How to Hunt a Hot-Then-Cold Whitetail Rut

kenyon

I really hate to do this, but I’m going to quote Katy Perry in a deer-hunting article. You see, in her 2008 pop anthem “Hot N’ Cold,” Katy really nailed the nature of the whitetail rut (unbeknownst to her I’m sure) and I just can’t find a better way to explain it.

And I quote, “You’re hot, then you’re cold. You’re yes, then you’re no. You’re in, then you’re out. You’re up, then you’re down.”

If that doesn’t describe the whitetail rut, I don’t know what does. Are you with me?

The rut truly is a rollercoaster. And while we dream all off-season of a rut filled with non-stop chasing, cruising bucks and heavy antlers crashing in the distance – we very rarely ever actually have those experiences. And that’s because the rut isn’t really all it’s cracked up to be. At least not all the time.

On the contrary, the rut is much more of an on-again, off-again affair. Long stretches of monotony punctuated by brief blasts of excitement. And each year, while I know this intellectually, I’m still endlessly frustrated when the doldrums set in.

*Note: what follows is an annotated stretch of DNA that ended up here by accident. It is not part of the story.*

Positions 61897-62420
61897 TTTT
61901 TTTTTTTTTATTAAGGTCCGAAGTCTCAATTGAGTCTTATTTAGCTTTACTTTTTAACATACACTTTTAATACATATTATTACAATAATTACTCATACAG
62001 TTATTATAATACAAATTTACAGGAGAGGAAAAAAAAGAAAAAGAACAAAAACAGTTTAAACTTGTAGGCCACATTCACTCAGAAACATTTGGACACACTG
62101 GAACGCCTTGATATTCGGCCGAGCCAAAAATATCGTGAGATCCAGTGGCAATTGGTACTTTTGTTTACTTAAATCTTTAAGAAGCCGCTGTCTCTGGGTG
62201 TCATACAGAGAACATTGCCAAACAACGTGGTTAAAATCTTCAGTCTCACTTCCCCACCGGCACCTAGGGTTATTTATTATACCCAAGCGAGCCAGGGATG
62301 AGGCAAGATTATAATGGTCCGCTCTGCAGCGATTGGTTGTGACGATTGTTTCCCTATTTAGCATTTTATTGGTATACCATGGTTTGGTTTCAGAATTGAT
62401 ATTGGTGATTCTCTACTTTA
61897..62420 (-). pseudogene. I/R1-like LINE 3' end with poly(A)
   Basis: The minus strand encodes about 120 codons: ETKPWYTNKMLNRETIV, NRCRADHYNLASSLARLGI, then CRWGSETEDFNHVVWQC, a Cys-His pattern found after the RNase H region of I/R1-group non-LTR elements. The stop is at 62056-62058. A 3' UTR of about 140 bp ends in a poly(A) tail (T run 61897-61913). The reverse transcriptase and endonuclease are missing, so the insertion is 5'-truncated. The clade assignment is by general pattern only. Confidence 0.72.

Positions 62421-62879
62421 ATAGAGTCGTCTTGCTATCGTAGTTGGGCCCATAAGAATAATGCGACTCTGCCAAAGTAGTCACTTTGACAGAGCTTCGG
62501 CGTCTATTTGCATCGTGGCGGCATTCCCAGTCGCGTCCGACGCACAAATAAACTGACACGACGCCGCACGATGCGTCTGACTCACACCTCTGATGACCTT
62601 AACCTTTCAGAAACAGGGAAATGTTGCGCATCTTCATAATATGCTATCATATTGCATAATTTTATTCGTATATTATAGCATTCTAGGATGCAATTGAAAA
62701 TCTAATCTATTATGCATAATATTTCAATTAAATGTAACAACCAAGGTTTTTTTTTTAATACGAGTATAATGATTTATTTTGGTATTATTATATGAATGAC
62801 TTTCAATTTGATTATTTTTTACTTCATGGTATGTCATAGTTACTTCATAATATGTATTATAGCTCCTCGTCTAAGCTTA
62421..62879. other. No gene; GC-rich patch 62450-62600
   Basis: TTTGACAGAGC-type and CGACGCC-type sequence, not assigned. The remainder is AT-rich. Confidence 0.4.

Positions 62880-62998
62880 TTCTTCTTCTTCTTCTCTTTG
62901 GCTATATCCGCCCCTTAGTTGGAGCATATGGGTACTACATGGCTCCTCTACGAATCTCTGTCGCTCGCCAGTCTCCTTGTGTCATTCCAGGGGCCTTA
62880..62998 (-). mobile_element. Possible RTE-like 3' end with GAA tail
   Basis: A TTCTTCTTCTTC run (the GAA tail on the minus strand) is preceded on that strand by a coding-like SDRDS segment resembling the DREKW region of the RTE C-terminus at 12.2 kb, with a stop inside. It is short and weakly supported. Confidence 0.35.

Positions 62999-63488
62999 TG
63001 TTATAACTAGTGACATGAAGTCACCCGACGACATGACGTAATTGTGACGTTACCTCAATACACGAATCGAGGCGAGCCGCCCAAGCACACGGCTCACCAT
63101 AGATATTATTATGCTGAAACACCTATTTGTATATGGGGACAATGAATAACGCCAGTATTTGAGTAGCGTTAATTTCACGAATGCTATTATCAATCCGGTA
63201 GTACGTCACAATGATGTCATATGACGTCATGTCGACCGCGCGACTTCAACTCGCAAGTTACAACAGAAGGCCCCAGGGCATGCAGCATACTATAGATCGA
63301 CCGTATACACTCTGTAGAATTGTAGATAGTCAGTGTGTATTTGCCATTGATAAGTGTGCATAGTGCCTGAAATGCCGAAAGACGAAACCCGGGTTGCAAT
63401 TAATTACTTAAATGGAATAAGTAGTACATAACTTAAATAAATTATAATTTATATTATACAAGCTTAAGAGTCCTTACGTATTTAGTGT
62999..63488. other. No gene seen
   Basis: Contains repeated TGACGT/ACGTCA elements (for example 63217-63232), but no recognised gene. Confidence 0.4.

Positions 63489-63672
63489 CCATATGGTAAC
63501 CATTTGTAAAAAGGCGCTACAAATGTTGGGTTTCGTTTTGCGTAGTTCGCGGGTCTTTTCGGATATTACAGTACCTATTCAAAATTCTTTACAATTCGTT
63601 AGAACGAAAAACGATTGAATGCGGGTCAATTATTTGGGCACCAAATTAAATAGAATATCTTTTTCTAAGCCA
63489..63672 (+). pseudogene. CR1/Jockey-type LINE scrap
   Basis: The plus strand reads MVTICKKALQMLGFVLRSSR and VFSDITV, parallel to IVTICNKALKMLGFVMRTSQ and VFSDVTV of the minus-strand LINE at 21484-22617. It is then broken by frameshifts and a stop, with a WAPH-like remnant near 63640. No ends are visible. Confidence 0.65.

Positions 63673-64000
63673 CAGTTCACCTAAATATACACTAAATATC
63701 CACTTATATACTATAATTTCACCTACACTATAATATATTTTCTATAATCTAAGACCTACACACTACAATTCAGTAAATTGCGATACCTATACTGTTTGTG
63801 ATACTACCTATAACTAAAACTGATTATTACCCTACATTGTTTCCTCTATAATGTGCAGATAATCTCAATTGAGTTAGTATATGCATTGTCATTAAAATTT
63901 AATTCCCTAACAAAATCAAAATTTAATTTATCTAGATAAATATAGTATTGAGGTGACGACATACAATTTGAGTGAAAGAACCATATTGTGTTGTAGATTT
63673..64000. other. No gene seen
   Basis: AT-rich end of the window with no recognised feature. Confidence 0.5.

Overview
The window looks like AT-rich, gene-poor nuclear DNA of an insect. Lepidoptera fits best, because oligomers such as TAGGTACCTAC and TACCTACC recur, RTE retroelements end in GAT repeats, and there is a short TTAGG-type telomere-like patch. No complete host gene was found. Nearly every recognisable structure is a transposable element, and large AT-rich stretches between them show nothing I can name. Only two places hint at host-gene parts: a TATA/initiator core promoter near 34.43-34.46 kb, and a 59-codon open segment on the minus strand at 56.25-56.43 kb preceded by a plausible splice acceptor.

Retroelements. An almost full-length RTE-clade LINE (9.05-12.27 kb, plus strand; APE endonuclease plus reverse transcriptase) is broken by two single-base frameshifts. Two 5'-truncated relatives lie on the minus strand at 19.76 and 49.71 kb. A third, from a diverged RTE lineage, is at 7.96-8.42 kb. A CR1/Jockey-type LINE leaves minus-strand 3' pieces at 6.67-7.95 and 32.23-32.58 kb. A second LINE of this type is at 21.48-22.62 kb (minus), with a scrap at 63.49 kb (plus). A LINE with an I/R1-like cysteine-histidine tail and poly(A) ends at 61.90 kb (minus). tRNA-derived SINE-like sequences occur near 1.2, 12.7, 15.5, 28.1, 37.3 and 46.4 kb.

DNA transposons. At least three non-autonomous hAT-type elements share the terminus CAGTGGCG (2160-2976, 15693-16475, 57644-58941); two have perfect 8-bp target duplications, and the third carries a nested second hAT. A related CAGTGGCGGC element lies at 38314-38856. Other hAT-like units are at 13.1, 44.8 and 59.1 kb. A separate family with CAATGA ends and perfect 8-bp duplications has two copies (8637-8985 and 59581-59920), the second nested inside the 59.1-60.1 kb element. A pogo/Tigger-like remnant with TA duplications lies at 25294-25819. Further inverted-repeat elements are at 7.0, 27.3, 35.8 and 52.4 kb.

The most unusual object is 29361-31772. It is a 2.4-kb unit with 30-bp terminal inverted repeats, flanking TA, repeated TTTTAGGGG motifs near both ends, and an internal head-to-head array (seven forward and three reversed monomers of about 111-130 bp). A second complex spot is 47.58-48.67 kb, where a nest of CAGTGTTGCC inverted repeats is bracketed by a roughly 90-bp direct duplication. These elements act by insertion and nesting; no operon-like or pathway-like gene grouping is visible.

This was exactly the experience I was having last week, as I’d endured 12 straight sits without an encounter with a shooter buck and hardly any deer at all. Hours and hours of sitting on stand, daylight to dark, watching the wind blown branches and spinning my head endlessly back and forth to investigate a scratching of leaves, only to see the offender was nothing but a squirrel.

Without a doubt the slow sits were starting to wear on me and hopes of filling my Ohio tag during the rut were quickly waning. But I kept trying to remind myself of one important rule about this time of year; anything can happen during the rut and it can all change in a second. I said this to myself, literally, multiple times every day.

And then one afternoon, as if a higher power flipped a switch, it all changed. The rut turned from off to on. From cold to hot. From no to yes.

On the same evening my hunting buddy watched two different mature bucks on one side of the farm chasing does, and on my side, I heard a squirrel.

As I’d done countless times over the past two weeks, I spun my head around to check out the sound, knowing I’d only see a bushy tail in the leaves. But this time, I didn’t. Instead I saw white, I saw bone, I saw antlers. And in a flash of a second, my whole season changed.

So if you’re still hoping to cash in on the rut this year, or if you’re already thinking ahead to the 2016 incarnation, remember this. The rut can be hot and then cold. It can be off and then on. It can be up and then down.

And when you least expect it, it can all change in a second.